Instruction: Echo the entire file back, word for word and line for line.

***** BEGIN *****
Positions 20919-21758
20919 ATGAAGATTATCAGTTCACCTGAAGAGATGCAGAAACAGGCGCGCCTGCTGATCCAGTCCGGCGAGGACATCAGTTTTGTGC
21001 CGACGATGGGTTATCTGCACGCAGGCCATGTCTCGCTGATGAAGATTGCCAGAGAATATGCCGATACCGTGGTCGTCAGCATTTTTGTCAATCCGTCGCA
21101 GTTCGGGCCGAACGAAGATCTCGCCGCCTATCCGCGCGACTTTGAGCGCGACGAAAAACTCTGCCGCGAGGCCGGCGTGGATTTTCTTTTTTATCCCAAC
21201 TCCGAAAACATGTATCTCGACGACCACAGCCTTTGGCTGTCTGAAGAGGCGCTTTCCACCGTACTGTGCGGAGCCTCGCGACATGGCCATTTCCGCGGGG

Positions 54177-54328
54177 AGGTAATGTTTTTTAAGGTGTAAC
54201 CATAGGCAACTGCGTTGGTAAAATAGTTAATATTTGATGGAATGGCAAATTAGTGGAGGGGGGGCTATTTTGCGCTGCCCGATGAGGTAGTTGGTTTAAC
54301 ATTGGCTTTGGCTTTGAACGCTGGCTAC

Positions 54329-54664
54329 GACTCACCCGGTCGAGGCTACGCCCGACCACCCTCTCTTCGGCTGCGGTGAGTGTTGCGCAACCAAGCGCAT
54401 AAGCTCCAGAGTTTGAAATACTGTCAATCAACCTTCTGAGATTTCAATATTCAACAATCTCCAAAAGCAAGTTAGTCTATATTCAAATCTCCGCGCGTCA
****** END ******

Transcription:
Positions 20919-21758
20919 ATGAAGATTATCAGTTCACCTGAAGAGATGCAGAAACAGGCGCGCCTGCTGATCCAGTCCGGCGAGGACATCAGTTTTGTGC
21001 CGACGATGGGTTATCTGCACGCAGGCCATGTCTCGCTGATGAAGATTGCCAGAGAATATGCCGATACCGTGGTCGTCAGCATTTTTGTCAATCCGTCGCA
21101 GTTCGGGCCGAACGAAGATCTCGCCGCCTATCCGCGCGACTTTGAGCGCGACGAAAAACTCTGCCGCGAGGCCGGCGTGGATTTTCTTTTTTATCCCAAC
21201 TCCGAAAACATGTATCTCGACGACCACAGCCTTTGGCTGTCTGAAGAGGCGCTTTCCACCGTACTGTGCGGAGCCTCGCGACATGGCCATTTCCGCGGGG

Positions 54177-54328
54177 AGGTAATGTTTTTTAAGGTGTAAC
54201 CATAGGCAACTGCGTTGGTAAAATAGTTAATATTTGATGGAATGGCAAATTAGTGGAGGGGGGGCTATTTTGCGCTGCCCGATGAGGTAGTTGGTTTAAC
54301 ATTGGCTTTGGCTTTGAACGCTGGCTAC

Positions 54329-54664
54329 GACTCACCCGGTCGAGGCTACGCCCGACCACCCTCTCTTCGGCTGCGGTGAGTGTTGCGCAACCAAGCGCAT
54401 AAGCTCCAGAGTTTGAAATACTGTCAATCAACCTTCTGAGATTTCAATATTCAACAATCTCCAAAAGCAAGTTAGTCTATATTCAAATCTCCGCGCGTCA